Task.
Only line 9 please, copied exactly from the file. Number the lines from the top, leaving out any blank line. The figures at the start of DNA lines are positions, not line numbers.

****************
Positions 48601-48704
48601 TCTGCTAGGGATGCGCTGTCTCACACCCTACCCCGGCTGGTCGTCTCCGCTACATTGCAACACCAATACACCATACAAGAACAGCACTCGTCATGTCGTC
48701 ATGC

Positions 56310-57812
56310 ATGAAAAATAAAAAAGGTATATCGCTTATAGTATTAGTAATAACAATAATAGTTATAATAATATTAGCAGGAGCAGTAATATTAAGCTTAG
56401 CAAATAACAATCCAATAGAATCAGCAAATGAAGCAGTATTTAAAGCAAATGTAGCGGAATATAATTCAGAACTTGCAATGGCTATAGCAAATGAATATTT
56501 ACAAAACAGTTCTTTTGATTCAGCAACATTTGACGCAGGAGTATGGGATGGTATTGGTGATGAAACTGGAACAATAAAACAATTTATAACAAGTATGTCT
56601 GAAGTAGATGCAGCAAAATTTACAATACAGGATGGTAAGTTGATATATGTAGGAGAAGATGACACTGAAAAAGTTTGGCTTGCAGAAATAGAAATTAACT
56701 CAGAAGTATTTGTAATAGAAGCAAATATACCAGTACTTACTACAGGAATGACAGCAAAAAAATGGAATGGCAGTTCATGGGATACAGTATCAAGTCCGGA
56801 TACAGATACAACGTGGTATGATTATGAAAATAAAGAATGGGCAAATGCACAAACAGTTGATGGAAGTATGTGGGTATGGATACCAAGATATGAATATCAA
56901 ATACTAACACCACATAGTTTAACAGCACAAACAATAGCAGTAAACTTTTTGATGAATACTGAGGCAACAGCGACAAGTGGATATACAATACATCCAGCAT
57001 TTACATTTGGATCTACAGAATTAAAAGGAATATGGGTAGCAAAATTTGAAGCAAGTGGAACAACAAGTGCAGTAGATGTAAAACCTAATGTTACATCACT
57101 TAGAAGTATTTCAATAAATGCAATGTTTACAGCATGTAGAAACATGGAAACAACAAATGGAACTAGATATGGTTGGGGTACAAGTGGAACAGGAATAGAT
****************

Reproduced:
56701 CAGAAGTATTTGTAATAGAAGCAAATATACCAGTACTTACTACAGGAATGACAGCAAAAAAATGGAATGGCAGTTCATGGGATACAGTATCAAGTCCGGA